Pocket - Michael's Individual Project


Pocket began as an extension on Firefox called "Read it Later" that simply allowed you to save text for later viewing. It stripped the text of the usual web clutter of navigation buttons, advertisements, and other "junk" to be viewed at a later point. Other applications such as Instapaper and Readability proliferated around the same time. Read it Later exerted influence on the iPad app Longform and certain aspects of the Safari browser. After a significant re-branding, Read it Later transformed into Pocket and now supports images and videos as well as simple text.

How does Pocket work?

Pocket is a "save for later" and "view when ready" application that allows you to take content you find anywhere on the web and save it to a sort of "web content DVR" that you can view from any device.

What are Pocket's strengths & weaknesses?


  • Pocket has cross-device functionality (you can save it on your phone and then view it on your laptop)
  • Pocket takes what is a clunky process (looking through your browser history) and streamlines it into a simple application
  • Pocket has been integrated into many apps (e.g. Twitter, Pulse, Reeder) for easy functionality
  • You can tag your content and then sort later by tags
  • Pocket works without an internet connection
  • Pocket is free to use


  • Pocket's main function can be done in other ways (e.g. looking through your browser history)
  • Google Chrome and Safari both already have cross-device functionality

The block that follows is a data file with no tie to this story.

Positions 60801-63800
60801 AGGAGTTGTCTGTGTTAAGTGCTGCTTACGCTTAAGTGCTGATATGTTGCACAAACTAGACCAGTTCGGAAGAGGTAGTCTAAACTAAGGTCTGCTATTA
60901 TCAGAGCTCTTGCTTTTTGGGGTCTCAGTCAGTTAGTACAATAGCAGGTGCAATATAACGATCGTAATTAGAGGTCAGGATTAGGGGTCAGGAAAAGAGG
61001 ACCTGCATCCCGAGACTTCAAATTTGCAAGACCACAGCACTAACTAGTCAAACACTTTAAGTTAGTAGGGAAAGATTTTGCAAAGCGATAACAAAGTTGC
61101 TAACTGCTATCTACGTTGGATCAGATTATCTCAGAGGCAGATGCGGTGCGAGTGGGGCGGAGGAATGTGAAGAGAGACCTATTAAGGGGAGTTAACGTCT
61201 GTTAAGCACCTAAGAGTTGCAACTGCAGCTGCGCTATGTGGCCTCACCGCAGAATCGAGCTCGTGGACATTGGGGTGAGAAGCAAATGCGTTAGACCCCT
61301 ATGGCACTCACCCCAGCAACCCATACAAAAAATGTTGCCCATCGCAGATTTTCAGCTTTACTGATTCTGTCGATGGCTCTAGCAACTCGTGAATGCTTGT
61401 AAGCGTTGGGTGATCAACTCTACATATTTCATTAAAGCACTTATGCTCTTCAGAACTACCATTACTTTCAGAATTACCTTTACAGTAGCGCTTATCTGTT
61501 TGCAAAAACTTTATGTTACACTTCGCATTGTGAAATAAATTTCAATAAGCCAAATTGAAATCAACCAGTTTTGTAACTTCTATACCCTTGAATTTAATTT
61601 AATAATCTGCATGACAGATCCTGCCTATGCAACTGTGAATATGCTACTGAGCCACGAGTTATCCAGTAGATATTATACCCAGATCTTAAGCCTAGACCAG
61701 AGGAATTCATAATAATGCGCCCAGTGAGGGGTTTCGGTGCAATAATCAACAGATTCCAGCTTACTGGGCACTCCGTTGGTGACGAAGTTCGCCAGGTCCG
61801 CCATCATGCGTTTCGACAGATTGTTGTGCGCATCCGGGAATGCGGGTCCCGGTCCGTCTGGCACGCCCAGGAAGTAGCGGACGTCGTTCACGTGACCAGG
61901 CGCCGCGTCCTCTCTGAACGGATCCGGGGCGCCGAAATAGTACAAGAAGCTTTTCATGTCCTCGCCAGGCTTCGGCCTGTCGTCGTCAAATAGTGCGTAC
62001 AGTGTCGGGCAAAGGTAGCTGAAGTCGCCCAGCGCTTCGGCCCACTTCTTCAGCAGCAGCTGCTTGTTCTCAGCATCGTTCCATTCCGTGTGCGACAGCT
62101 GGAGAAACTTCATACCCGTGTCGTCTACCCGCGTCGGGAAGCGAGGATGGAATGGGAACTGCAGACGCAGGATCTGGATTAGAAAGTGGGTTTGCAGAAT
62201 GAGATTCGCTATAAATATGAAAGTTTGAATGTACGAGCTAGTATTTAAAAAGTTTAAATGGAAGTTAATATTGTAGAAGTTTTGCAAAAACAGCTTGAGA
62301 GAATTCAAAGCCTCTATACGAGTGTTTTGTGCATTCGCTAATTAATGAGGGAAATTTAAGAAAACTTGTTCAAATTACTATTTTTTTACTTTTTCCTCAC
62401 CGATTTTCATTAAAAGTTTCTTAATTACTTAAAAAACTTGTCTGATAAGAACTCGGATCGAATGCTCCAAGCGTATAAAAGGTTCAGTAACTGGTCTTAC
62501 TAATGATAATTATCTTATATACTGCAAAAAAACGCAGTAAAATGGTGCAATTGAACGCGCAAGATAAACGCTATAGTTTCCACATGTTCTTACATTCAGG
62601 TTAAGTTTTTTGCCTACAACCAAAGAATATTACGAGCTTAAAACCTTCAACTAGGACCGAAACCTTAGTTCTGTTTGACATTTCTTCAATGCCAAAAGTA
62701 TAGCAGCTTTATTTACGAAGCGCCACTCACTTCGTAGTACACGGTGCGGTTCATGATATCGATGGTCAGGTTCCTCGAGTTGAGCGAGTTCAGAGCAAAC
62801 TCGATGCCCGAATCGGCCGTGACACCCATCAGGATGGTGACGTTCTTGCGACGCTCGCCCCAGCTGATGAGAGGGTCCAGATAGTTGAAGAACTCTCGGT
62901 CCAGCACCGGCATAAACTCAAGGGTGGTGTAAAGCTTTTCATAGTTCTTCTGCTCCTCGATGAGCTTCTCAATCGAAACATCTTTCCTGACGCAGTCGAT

• You have to know you will want to see it later in order to access it later
  • There are many similar applications out there

The Future of Pocket

In order to have a future, Pocket needs to reach a larger audience first. At the moment, not many people are using Pocket (or any of the other similar applications). The basic problem facing Pocket is the lack of demand for its main function. The fact is, people can find whatever they want using a search engine. Pocket needs to provide a service that people can't already do for themselves with just as much ease.

Another problem facing Pocket's future prospects is its profitability. The app itself is now free, so revenue has to be generated elsewhere. The primary source Pocket attempts to garner revenue from is charging publishers to add an "Add to Pocket" button to their user interface. Basically, Pocket is charging other people for a function that would make the app easier to use. This is not the only problem. Publishers are unconvinced that an "Add to Pocket" function is worth their dime. Pocket needs to prove to the publishers that, of the 2 million items saved to pocket in 2012, a substantial portion of them were actually read.